'Bolete' - Maybe you've heard the term, maybe you haven't... Either way, after learning this word, identifying mushrooms should seem a little less daunting!
Cluster of Tylopilus plumbeoviolaceus "Violet-Gray Bolete" Wilkesboro, NC Aug. 2021
Generally these mushrooms considered Boletes feature a plump body with a spongey pore surface made up of tiny tubes that extend down from the cap.
Of course, in typical mushroom fashion there is a handful of "Gilled Boletes" so don't get too comfortable...
But bear with us! Bolete mushrooms can display some of the most beautiful colors in the mushroom world. Many Boletes are already colorful, and then stain different colors, creating an almost tie-dye look as they bruise.
See gallery below:
The term 'bolete' can refer to any species in the genus Boletus, but not all mushrooms that fall under this umbrella term 'bolete' belong to this genus.
For example, these mushrooms, commonly known as 'Old Man of the Woods,' belong to the Strobilomyces genus, but are considered boletes due to their spongey pore surface.
Basic Terms Used in Bolete Mushroom Identification
Scabers: an organic speckled pattern made of small, stiff granular projections
Reticulation: a netting pattern, either faint and flush or robust and textured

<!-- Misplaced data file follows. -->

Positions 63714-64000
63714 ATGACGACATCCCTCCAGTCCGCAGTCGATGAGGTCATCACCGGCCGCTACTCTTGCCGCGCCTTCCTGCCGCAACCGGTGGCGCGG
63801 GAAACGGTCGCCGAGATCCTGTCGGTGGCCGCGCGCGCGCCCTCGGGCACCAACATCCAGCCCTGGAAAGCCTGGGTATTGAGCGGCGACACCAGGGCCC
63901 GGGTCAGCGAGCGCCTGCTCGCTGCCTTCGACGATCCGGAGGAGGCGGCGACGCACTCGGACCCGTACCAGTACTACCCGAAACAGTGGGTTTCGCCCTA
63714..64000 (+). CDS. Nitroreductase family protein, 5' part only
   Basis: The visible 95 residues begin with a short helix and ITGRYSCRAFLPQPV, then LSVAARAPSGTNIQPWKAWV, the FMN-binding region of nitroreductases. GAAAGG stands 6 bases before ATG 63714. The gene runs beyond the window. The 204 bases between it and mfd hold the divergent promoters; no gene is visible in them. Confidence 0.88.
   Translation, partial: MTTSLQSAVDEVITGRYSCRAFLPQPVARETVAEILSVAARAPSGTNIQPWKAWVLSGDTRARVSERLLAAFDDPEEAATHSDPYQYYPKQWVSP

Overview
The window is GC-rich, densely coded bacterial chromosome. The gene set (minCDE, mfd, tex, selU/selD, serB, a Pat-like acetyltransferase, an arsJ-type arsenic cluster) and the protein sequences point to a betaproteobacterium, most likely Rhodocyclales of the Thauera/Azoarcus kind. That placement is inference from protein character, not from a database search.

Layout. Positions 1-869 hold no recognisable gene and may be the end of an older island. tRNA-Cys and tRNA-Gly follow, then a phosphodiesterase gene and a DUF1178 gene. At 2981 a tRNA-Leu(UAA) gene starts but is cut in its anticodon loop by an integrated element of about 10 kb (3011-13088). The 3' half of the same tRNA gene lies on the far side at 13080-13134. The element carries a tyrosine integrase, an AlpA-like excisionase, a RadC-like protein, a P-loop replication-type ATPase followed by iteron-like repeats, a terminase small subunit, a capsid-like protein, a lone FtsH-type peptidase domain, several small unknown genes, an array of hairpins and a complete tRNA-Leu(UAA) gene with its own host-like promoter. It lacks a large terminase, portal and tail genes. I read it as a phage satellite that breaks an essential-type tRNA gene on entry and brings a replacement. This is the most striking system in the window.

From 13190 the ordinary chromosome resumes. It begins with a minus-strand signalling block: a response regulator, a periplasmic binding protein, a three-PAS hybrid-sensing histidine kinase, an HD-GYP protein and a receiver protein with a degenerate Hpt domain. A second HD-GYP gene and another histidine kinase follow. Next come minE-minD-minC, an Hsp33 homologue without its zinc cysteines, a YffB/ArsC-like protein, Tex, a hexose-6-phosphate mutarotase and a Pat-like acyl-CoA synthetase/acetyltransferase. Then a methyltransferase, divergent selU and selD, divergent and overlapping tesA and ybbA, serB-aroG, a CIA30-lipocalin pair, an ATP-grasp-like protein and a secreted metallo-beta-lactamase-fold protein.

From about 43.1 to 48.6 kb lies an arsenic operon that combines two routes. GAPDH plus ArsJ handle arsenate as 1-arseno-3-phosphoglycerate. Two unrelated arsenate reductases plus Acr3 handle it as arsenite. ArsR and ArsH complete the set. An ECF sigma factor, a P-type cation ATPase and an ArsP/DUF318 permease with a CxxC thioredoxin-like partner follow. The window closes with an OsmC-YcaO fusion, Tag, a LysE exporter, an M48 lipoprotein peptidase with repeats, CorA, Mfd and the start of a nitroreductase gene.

Staining: when the flesh of a mushroom bruises a different color
Basic Tips for Identifying Bolete Mushrooms
Observe the cap: texture, colors, and shape.
Gently pull the mushroom up from the base, trying your best to keep the mycelium in tact as you pull it up from the ground. Mycelium color is a big help in properly identifying bolete mushrooms.
Once you've got a visual of the entirety of the mushroom, study the shape of the stipe, look for any reticulation, scabers, or smooth textures.
Observe the underside of the cap, the color, the size of the pores, and mark it a couple times to see if the pore surface stains any color.
Next use your knife to slice a cross-section of the mushroom. Here you can study the staining of the body of the mushroom and the pore tubes to see whether they're deep or shallow compared to the cap flesh.
Last week we encountered a new bolete and took note of its characteristics:
As a general rule of thumb: if you can help it, don't always pluck mushrooms from their substrate. BUT - for identification purposes, it does help to be able to study the entirety of the mushroom; therefore, if you're making an intentional decision to properly ID a new mushroom, definitely pluck it from the ground in order to analyze all parts of the mushroom.